The UK’s Financial Conduct Authority (FCA) has set aside £30m to cover costs for preparations related to Britain’s departure from the European Union (EU) in 2019.

Of the total amount earmarked, £14m will be procured through reprioritising, delaying or reducing non-critical activities.

A total of £5m is expected to come from the financial regulator’s reserves, while another £5m will come from fees charged on firms, particularly those that are expected to be most affected by Brexit.

The remaining £6m of funds will be secured through firm-specific costs related to new regulation.

At the same time, the regulator also set out its priority areas for the coming year. These include firms’ culture and governance; high-cost credit; tackling financial crime; data security, resilience and outsourcing; innovation, big data, technology and competition; treatment of existing customers; and long-term savings, pensions and intergenerational differences.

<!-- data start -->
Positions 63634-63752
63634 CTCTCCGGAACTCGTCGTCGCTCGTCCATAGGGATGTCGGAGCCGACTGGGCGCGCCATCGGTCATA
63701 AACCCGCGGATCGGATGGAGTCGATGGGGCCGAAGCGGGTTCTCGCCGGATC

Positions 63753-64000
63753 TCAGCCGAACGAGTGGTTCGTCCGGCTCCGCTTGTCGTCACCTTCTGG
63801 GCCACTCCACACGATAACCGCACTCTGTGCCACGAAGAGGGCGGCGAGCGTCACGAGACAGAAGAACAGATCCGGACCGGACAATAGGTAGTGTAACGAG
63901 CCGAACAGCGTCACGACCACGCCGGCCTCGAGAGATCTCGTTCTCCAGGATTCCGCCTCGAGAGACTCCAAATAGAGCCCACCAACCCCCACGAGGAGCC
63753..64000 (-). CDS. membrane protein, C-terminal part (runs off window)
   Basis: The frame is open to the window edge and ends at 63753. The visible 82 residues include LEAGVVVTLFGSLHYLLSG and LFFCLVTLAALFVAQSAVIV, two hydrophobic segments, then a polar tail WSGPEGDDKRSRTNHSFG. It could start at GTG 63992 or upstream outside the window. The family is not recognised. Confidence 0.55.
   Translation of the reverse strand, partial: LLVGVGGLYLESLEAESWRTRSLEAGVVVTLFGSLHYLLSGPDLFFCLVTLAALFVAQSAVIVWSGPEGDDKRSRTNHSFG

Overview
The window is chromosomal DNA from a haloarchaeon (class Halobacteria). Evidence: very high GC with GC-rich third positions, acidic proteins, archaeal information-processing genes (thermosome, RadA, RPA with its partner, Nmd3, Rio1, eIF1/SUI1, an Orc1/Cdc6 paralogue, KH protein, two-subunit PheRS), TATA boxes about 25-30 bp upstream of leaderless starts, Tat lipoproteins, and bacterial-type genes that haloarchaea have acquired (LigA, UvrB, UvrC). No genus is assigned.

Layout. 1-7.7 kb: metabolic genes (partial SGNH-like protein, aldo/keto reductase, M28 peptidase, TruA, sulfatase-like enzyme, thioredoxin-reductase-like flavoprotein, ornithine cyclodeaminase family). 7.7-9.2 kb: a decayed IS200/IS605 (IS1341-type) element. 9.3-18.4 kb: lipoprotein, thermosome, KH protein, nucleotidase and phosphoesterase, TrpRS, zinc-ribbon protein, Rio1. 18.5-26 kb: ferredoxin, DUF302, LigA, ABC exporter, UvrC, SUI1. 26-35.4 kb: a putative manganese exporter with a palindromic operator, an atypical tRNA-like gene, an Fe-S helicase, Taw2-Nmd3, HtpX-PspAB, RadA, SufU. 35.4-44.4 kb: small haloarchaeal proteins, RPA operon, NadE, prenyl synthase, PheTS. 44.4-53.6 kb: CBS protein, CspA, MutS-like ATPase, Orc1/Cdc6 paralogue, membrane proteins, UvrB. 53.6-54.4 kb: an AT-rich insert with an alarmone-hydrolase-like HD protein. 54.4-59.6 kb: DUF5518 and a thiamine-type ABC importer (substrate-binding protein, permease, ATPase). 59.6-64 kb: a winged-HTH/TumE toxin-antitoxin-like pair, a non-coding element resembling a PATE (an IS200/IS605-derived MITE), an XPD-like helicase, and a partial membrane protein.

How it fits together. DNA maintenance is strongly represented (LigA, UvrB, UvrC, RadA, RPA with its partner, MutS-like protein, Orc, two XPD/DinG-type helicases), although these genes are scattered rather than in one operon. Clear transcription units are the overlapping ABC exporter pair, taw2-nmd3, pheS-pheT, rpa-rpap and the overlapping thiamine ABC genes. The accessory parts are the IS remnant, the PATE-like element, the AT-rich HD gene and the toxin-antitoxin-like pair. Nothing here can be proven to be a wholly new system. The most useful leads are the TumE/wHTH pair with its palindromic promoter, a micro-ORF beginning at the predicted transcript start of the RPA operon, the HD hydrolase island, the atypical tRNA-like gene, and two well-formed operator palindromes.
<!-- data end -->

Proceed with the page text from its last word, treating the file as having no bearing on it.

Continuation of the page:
FCA CEO Andrew Bailey said: “We recognise that this year we need to dedicate a significant amount of resource to withdrawal from the EU. As a result, setting our priorities this year has involved a particularly rigorous level of scrutiny and challenge to focus on areas where we see the greatest potential for harm.”